July 1, 2020
Meat processing still lags
By Mary Hightower
U of A System Division of Agriculture
- Frozen pork stocks at lowest level since August 2011
- Cattle processing rebounds
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FAYETTEVILLE, Ark. — Meat processing continued at a lower level through May, according to the National Agricultural Statistics Service, but it wasn’t because of COVID-19-related closures.
NASS, part of the U.S. Department of Agriculture, issued its monthly “Poultry Slaughter” and “Livestock Slaughter,” updating production data through the end of May.
“In May, chicken slaughter held up much better than might have been expected, given the disruptions in processing operations that received so much attention,” said John Anderson,
head of the agricultural economics and agribusiness department of the University of Arkansas System Division of Agriculture and the Dale Bumpers College of Agricultural Food and Life Sciences.
Anderson said chicken slaughter was down 9 percent over May 2019 and down 3 percent compared to April.
“Most of the decline is actually due to the fact that May 2020 had two fewer slaughter days than May 2019, and one less than last month,” he said. The number of processing days is determined by when weekends or holidays fall during the month.
Cattle and hog slaughter were down “markedly from a year ago, even accounting for fewer slaughter days. May 2020 cattle slaughter was 23 percent lower than May 2019 and May 2020 hog slaughter was 17 percent lower than May 2019,” Anderson said.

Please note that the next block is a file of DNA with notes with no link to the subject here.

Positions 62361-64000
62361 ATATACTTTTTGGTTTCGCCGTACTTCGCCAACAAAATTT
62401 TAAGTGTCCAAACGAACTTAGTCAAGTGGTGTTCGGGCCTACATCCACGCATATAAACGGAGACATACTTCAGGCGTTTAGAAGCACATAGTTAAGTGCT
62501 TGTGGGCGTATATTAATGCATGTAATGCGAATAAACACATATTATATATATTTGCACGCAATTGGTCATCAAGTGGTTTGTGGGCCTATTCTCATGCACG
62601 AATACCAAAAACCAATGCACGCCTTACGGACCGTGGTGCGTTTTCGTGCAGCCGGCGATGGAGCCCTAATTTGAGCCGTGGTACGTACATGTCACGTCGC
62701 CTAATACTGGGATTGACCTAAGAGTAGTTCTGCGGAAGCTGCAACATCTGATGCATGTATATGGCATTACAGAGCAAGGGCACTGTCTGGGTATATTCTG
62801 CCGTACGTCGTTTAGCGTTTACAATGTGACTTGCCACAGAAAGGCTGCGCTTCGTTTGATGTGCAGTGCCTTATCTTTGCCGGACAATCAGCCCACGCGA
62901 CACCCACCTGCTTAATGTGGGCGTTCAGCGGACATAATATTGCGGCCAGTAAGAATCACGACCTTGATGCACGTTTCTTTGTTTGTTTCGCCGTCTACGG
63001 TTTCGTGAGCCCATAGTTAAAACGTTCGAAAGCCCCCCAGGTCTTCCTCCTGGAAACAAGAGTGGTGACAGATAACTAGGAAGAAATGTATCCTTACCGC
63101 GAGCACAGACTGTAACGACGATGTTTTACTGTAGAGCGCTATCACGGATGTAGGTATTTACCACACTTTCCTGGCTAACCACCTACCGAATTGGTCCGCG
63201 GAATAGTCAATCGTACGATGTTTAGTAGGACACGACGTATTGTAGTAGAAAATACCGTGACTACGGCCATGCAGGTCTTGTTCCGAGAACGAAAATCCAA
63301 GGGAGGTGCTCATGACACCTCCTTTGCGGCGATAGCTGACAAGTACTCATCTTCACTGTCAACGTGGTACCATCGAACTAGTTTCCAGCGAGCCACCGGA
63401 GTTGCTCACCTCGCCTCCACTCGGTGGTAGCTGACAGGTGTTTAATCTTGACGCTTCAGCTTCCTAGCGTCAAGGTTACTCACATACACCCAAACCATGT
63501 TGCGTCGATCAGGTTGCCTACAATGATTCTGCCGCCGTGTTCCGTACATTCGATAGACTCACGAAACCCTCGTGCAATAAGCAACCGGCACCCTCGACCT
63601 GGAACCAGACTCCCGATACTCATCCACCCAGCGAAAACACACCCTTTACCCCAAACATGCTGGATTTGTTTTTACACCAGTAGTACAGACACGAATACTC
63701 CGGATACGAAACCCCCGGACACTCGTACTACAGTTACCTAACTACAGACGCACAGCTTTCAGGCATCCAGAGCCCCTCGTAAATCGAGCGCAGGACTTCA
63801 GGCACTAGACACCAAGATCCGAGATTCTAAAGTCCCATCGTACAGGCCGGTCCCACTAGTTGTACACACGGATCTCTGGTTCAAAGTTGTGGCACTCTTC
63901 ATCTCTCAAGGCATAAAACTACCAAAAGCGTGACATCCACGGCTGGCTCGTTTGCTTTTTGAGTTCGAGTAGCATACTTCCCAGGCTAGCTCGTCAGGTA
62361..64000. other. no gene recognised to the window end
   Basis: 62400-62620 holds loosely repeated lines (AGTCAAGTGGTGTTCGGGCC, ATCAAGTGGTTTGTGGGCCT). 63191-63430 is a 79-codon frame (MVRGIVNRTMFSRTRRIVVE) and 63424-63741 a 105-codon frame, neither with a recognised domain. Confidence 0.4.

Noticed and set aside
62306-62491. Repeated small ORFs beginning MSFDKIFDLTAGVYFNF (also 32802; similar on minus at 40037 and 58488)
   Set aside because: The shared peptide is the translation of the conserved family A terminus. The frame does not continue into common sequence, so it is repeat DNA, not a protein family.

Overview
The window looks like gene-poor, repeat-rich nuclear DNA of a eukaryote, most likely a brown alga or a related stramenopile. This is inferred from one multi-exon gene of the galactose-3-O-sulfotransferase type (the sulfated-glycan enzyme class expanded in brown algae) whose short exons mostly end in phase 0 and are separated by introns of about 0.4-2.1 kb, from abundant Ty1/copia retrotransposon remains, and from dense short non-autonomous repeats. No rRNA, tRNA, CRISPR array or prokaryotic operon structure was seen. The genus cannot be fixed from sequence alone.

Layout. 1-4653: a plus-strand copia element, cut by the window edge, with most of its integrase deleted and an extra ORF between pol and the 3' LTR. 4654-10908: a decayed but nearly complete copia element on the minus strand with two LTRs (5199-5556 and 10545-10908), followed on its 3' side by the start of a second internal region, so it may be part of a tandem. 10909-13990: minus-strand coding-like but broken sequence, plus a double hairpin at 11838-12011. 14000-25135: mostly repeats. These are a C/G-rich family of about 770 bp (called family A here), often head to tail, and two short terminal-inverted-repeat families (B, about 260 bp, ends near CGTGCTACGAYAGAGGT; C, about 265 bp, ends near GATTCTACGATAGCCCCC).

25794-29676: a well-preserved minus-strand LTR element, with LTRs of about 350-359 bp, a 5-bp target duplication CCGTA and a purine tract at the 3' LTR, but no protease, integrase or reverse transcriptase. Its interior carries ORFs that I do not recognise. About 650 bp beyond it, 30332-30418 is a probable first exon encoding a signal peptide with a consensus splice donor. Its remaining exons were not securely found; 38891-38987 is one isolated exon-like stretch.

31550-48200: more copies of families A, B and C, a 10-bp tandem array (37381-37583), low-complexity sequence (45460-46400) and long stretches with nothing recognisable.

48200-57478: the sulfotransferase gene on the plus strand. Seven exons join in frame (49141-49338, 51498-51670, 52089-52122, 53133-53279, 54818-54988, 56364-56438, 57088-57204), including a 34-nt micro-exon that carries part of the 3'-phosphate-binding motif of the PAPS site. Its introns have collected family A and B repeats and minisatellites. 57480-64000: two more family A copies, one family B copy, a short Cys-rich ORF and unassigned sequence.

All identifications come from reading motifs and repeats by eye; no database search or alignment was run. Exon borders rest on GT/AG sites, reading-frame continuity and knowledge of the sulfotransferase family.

However, when compared to April 2020, beef processing made a slight rebound. “Cattle slaughter fell more sharply than hog slaughter but stabilized more quickly,” he said.
Anderson said that the weekly data suggest that “by the time June is wrapped up, cattle and hog slaughter will likely both within 5 percent or less of the prior year.”
Consumer demand for meat has caused frozen meat supplies to decline from April and from May 2019.
“Stocks of frozen pork in cold storage declined by 24 percent from April and are 26 percent lower than a year ago,” he said, adding that pork stocks are at their lowest level since August 2011.
Anderson said frozen stocks of beef and chicken both remained above 2019 levels, despite a decline from April to May.
Monday’s report is part of the department’s weekly analyses of the impact of COVID-19 on the economy. See them at https://bit.ly/AR-Ag-Eco-Impacts2020.
About the Division of Agriculture
The University of Arkansas System Division of Agriculture’s mission is to strengthen agriculture, communities, and families by connecting trusted research to the adoption of best practices. Through the Agricultural Experiment Station and the Cooperative Extension Service, the Division of Agriculture conducts research and extension work within the nation’s historic land grant education system.
The Division of Agriculture is one of 20 entities within the University of Arkansas System. It has offices in all 75 counties in Arkansas and faculty on five system campuses.
The University of Arkansas System Division of Agriculture offers all its Extension and Research programs to all eligible persons without regard to race, color, sex, gender identity, sexual orientation, national origin, religion, age, disability, marital or veteran status, genetic information, or any other legally protected status, and is an Affirmative Action/Equal Opportunity Employer.
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Media Contact: Mary Hightower
Chief Communications Officer
University of Arkansas System Division of Agriculture